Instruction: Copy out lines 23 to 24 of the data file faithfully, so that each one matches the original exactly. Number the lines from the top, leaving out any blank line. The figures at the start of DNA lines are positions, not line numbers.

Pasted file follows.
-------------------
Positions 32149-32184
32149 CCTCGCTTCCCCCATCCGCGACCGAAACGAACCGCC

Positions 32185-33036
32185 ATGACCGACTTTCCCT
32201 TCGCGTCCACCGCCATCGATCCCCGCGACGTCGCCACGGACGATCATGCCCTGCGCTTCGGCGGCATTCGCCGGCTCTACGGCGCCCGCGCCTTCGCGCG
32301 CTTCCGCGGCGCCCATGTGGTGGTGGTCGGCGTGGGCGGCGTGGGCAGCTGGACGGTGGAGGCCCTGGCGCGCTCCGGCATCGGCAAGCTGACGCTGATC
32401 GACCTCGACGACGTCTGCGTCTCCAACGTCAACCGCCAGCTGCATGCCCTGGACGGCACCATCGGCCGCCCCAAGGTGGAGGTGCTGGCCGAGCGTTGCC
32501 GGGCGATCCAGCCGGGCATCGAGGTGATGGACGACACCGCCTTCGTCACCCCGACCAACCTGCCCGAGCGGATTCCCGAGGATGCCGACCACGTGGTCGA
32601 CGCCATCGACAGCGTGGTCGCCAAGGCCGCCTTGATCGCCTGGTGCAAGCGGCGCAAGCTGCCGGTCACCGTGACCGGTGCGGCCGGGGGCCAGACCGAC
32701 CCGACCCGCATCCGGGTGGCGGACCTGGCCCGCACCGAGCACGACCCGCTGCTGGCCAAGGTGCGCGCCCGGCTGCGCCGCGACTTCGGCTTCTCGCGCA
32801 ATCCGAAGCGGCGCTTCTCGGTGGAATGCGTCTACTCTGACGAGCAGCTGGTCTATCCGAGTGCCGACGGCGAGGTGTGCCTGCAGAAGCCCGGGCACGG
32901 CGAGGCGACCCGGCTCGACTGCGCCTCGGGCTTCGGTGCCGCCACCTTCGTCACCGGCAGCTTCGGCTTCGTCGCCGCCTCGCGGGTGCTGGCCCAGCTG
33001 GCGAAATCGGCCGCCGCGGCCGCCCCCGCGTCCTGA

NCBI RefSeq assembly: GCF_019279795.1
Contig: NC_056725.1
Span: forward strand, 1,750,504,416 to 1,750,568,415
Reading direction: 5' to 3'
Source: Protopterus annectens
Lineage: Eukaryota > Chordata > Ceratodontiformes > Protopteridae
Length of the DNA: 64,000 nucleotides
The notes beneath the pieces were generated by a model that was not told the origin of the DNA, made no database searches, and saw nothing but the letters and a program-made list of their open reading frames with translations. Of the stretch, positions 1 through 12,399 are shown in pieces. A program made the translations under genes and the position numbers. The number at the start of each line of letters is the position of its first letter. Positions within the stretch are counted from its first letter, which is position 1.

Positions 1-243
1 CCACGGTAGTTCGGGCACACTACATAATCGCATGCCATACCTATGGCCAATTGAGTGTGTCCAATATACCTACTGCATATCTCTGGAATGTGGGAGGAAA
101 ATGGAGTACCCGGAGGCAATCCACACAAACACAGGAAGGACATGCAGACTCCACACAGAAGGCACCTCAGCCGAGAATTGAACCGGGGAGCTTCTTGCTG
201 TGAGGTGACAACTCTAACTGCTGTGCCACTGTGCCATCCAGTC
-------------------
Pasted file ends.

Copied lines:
1 CCACGGTAGTTCGGGCACACTACATAATCGCATGCCATACCTATGGCCAATTGAGTGTGTCCAATATACCTACTGCATATCTCTGGAATGTGGGAGGAAA
101 ATGGAGTACCCGGAGGCAATCCACACAAACACAGGAAGGACATGCAGACTCCACACAGAAGGCACCTCAGCCGAGAATTGAACCGGGGAGCTTCTTGCTG